The L4 was worked into the FV215 and there has been a great deal of misinformation floating about this tank in modern games. It could carry twenty rounds, of which twelve were ready rounds. The turret could rotate through 360 degrees but the gun was to be locked out and prevented from firing if the barrel passed forty five degrees of arc. However the gun could be fired when pointing backwards.
From the outset the army was lukewarm about the FV215. When the Malkara guided missile appeared on the scene they got behind the project with enthusiasm and dropped the L4 as soon as they could. Then the L11 120mm gun showed up and it had enough power to defeat the enemies armour and things settled down.

In the 70's people began to see armour once again getting better, and forecasts indicated that Russian tanks could get very scary. During the time when I was growing up a lot of writers and commentators pointed out how superior the Soviet armour was, going on about how invulnerable their tanks were (much like people do today in regards to the T-14), so once again the idea for the next generation of tank guns showed up. Of course after a few years we actually learned their armour was pretty poor. First on the scene was the 152mm for the MBT-70 project. Not much is known about this gun, but from little that is known is that it'd have produced a kinetic energy value similar to the 120mm L/44 smoothbore with its earliest variants of ammunition.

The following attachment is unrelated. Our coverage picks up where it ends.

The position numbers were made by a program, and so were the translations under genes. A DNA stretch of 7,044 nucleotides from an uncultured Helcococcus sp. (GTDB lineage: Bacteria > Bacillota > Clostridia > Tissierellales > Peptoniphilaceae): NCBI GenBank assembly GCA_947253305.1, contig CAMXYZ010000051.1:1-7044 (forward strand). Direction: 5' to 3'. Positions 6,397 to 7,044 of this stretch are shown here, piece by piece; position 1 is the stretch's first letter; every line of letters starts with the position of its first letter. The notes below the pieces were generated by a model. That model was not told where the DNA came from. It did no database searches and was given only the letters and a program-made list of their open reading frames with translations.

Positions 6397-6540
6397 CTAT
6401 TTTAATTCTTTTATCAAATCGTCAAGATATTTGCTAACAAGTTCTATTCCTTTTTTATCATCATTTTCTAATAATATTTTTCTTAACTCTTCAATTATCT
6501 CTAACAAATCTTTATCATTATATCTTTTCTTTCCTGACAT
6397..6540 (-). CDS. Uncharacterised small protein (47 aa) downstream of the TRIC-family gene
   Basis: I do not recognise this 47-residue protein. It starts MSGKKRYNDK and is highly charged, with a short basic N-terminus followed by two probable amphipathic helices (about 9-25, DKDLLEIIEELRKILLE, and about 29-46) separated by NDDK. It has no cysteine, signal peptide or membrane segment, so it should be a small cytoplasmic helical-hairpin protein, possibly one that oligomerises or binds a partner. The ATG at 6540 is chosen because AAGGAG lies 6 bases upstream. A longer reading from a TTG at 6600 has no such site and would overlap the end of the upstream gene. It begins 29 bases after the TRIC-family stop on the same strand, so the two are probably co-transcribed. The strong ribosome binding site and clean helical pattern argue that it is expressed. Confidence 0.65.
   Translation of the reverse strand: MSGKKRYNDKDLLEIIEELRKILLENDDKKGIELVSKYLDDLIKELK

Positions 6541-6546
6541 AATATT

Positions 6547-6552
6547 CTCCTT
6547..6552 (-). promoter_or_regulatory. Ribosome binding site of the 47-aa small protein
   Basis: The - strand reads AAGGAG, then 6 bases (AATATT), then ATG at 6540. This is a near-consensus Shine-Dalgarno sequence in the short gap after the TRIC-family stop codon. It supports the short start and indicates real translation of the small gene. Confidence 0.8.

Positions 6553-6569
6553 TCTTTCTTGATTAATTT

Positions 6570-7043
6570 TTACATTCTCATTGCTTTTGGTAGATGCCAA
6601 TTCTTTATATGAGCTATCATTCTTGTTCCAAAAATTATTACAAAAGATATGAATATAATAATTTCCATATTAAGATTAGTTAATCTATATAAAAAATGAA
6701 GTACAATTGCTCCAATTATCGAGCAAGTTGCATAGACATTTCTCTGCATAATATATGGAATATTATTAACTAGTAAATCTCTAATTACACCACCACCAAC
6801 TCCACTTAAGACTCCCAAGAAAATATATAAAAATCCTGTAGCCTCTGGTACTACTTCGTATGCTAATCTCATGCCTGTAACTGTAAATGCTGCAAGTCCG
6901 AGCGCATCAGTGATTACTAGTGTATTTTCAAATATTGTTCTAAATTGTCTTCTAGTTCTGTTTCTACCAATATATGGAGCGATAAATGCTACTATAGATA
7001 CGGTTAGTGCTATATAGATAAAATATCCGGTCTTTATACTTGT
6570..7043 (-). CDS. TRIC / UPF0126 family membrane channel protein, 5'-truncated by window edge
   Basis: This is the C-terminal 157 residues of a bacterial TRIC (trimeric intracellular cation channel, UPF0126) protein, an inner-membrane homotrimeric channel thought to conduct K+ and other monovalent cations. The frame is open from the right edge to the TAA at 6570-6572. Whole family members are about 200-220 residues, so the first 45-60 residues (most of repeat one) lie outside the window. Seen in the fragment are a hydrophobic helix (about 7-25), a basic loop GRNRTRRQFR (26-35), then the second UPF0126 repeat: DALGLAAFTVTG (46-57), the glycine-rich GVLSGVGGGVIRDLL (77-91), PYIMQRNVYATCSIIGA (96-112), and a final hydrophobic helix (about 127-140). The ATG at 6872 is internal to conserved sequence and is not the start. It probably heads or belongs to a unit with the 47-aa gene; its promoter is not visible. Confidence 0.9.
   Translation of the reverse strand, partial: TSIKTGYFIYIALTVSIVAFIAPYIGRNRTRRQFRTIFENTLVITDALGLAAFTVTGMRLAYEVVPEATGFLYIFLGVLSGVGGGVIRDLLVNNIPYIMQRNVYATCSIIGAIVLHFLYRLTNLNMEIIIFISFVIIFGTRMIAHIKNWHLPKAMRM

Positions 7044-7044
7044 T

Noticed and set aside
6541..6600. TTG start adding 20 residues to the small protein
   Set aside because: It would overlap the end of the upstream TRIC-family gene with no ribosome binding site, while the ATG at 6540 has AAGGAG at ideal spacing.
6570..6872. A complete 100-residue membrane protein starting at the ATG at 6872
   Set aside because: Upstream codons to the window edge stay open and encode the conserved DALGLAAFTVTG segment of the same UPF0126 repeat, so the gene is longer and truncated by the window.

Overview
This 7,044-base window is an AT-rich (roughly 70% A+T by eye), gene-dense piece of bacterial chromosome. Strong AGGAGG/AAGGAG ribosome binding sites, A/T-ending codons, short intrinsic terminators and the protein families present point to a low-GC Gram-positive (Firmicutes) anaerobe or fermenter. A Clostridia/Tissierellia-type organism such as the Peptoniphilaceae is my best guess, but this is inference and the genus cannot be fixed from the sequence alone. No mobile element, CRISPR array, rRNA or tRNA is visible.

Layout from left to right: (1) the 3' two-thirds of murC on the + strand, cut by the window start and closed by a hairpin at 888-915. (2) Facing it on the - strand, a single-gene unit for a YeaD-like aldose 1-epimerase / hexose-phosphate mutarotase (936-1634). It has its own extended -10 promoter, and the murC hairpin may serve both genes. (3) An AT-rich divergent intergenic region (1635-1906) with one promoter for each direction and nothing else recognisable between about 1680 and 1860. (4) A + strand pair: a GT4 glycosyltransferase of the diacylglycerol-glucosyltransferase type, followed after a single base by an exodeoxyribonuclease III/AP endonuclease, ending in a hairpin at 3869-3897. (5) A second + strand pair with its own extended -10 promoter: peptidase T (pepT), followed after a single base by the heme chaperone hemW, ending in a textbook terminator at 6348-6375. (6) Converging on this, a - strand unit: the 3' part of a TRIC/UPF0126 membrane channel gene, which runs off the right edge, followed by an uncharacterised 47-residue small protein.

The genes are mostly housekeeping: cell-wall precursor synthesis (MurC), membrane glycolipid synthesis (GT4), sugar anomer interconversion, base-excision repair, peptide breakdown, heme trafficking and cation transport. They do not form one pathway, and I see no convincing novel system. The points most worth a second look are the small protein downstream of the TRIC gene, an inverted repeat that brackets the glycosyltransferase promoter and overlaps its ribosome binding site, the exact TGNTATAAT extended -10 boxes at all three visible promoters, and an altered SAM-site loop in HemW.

There's even less known about the gun that came next, it was 145mm joint US-German gun project hinted as the "Future Armament system" on one sketch. It occurred sometime about 1986. We do however know what it would have looked like as some models have survived.
The next gun to be developed was the 140mm FMBT gun, and is widely fitted to a whole host of tanks. It was a NATO standard weapon in many respects. The choice of 140mm wasn't as random as you might think, research shows that above 140mm the projectile is actually less efficient with that calibre being the optimum. Coming in two parts it had to be screwed together before use.  As you can see the sheer size of the rounds would have meant a autoloader was necessary, as it'd be like trying to load a small human into the breach with each round. The 140mm FMBT gun developed a whooping 20 megajoules of energy.
I got bored, and did some drawing, ably helped by Maddest. Who now wants me to add All of the shells ever made since 1945 to the diagram.